A number of steps being taken to reduce emission from Thermal Power Plants: Union Power & NRE Minister Shri R. K. Singh – EQ Mag
The details regarding Carbon Dioxide (CO2) emissions by Thermal Power Stations in Metric Ton per Mega Watt hour (MWh) generation for the last five years is as follows:
Due to the COVID-19 pandemic, the entire process of planning, tendering and implementing the Flue Gas De-sulphurisation (FGD) was badly affected. The utilities were facing fund constraints and the lenders response had not been encouraging mainly due to poor financial conditions of the DISCOMs leading to poor payment position to GENCOs. The geopolitical conditions had also affected the import of certain components of FGD which are not manufactured in India which has also led to disruption in supply. Therefore, Ministry of Power (MoP) had requested Ministry of Environment, Forest and Climate Change (MoEF&CC) on 03.05.2022 to provide additional time period of two years to Thermal Power Plants over and above the timelines in the MoEF&CC Notification dated 31.03.2021, for installation of Flue Gas De-sulphurisation (FGD). Subsequently, MoP requested MoEF&CC on 29.07.2022 for phased implementation of FGD in the manner (5 Phases upto July 2034), as recommended by IIT Delhi in a study commissioned by MoP to assess the compliance of Thermal Power Plants in India to new emission norms.
MoEF&CC vide its Notification dated 05.09.2022 has granted two year extension to the timeline for implementation of FGD by TPPs.
The following steps are taken to reduce emission by Thermal Power Companies during the last five years:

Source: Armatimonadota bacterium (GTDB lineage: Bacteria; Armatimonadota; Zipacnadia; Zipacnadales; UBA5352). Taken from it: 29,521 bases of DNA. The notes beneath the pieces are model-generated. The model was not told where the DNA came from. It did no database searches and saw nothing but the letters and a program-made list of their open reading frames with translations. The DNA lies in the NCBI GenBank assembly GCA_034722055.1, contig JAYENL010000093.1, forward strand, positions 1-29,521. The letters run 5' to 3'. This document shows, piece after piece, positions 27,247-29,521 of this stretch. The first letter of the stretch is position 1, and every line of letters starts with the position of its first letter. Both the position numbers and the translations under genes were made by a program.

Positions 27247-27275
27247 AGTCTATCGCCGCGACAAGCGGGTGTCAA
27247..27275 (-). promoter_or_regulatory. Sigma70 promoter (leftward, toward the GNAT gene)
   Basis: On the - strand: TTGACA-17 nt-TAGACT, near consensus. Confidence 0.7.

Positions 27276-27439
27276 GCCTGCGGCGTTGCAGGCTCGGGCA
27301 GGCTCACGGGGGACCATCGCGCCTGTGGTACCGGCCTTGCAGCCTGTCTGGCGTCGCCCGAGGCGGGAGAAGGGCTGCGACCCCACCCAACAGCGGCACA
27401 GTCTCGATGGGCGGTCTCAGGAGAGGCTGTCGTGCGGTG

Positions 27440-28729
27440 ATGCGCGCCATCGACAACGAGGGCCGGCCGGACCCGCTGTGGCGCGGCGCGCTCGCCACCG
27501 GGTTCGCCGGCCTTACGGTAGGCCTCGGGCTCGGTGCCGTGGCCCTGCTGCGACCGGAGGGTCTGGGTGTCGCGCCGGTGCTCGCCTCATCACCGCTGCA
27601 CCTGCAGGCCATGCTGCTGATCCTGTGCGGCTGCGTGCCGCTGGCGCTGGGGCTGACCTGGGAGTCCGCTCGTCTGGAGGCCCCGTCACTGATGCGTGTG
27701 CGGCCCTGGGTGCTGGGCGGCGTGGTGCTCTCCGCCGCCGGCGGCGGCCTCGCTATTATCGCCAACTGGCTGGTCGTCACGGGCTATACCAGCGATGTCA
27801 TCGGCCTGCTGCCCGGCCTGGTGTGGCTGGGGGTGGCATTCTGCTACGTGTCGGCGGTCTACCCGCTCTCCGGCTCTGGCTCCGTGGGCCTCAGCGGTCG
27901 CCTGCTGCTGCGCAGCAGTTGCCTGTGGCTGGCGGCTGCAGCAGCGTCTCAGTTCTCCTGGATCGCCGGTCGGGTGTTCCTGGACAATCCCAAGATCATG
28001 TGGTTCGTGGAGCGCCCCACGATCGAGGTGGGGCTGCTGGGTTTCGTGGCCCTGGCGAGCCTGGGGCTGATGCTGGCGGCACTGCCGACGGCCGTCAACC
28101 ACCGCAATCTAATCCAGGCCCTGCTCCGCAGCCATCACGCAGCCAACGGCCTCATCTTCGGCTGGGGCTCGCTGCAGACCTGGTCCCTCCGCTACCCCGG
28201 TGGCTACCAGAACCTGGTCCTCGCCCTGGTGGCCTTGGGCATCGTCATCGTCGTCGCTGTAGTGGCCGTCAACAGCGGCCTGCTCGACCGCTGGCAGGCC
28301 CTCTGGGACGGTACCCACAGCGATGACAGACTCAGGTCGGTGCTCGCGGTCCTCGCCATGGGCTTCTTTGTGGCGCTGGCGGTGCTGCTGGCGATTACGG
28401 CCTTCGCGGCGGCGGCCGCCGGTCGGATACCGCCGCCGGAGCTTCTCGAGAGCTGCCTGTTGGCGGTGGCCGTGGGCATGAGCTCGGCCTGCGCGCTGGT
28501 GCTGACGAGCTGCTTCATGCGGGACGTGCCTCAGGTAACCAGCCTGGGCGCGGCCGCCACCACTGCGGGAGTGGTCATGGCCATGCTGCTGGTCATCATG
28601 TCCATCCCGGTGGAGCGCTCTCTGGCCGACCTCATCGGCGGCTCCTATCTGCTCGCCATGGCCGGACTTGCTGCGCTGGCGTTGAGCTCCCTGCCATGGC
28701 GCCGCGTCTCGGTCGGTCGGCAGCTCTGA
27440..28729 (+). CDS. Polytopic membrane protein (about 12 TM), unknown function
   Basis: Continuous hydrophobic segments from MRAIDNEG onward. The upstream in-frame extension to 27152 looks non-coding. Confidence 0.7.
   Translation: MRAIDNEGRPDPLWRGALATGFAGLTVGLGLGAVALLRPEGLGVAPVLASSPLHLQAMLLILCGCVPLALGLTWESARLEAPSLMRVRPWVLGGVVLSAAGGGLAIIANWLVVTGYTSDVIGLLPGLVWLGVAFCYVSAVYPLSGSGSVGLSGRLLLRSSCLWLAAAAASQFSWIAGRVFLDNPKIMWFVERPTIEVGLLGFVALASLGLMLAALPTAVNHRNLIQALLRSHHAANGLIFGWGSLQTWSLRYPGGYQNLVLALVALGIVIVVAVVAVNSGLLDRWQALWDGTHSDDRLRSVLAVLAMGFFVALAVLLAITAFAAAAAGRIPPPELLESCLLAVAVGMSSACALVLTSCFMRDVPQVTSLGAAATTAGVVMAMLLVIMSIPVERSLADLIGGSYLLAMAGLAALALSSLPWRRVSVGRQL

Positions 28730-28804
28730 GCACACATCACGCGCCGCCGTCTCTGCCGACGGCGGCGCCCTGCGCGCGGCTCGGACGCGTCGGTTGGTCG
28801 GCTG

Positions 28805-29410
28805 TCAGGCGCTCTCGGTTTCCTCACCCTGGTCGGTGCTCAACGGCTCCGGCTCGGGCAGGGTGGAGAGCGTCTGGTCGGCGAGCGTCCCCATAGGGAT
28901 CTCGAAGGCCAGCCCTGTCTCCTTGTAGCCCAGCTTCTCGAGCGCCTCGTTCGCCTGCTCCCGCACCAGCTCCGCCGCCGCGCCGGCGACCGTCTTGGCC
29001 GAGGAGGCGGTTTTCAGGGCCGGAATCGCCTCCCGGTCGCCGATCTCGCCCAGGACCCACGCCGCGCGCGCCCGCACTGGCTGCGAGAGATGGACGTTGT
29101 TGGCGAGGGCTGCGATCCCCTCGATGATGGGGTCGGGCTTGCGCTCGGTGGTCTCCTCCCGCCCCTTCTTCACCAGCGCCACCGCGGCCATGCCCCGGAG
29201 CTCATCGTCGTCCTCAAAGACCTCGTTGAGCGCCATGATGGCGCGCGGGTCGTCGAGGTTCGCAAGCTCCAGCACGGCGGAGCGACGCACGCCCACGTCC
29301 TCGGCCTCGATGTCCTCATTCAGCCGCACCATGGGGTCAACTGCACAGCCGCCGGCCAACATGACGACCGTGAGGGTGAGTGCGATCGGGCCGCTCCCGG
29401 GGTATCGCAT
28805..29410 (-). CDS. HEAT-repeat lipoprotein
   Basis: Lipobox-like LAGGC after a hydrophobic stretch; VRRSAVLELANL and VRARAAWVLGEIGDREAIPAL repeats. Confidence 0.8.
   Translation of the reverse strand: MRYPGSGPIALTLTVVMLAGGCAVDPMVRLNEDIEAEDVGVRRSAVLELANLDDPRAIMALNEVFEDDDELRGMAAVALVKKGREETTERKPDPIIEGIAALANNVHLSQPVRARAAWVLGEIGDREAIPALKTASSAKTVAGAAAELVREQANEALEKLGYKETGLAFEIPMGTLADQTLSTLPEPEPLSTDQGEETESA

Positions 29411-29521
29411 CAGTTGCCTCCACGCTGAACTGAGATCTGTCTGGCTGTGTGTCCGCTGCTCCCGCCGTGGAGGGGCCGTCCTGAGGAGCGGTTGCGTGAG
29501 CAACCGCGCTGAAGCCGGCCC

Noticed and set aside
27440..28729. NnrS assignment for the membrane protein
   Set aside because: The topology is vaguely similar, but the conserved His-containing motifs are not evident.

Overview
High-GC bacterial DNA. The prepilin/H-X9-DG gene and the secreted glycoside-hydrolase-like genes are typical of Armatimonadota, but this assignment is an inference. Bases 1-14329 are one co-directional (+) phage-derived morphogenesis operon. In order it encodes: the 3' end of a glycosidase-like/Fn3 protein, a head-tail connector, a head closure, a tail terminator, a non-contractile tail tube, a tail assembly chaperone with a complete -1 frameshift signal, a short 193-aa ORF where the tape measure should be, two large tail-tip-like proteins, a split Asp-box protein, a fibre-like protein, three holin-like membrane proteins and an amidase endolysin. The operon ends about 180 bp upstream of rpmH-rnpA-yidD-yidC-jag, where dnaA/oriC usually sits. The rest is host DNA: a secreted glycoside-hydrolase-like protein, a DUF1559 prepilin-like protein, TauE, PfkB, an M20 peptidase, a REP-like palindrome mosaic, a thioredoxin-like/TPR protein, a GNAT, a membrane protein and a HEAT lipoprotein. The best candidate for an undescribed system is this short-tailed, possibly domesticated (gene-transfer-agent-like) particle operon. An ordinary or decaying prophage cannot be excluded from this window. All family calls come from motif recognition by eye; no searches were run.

- The Thermal Power Stations are required to meet the environmental pollution standard set by MoEF&CC from time to time.
Many TPPs have already adopted use of efficient technologies i.e. from subcritical to supercritical and now using ultra-supercritical technology in order to improve efficiency, thereby reducing coal consumption and thereby reducing emissions. A total capacity of Supercritical and Ultra-supercritical units of 63170 MW (91 supercritical Units) and 1320 MW (2 ultra supercritical units) have been commissioned till 13.03.2023.
- The capacity of about 18362.24 MW comprising 260 units of inefficient and old thermal power generation units has already been retired till 31.12.2022.
- Ministry of Power on 08.10.2021 has issued revised policy on Bio-mass Utilization for Power Generation through Co-firing in Coal based Power Plants to use 5-10% blend of biomass pellets made, primarily of agro-residue alongwith coal after assessing the technical feasibility viz. safety aspect, etc.
- Thermal Power Plants of total capacity of about 181 GW is covered under Perform, Achieve, Trade (PAT) Scheme and they are given mandatory targets to reduce their specific energy consumption i.e. Net Heat Rate (kcal/kwh).
- As per revised Nationally Determined Contribution (NDCs) submitted to United Nation Framework Convention on Climate Change (UNFCC) in August, 2022, India’s target is to achieve about 50 percent cumulative electric power installed capacity by 2030 from non- fossil fuel-based energy resources to reduce the Green House Gases (GHGs) emissions.
This information was given by the Union Minister of Power Sh. R.K. Singh in the Rajya Sabha Today.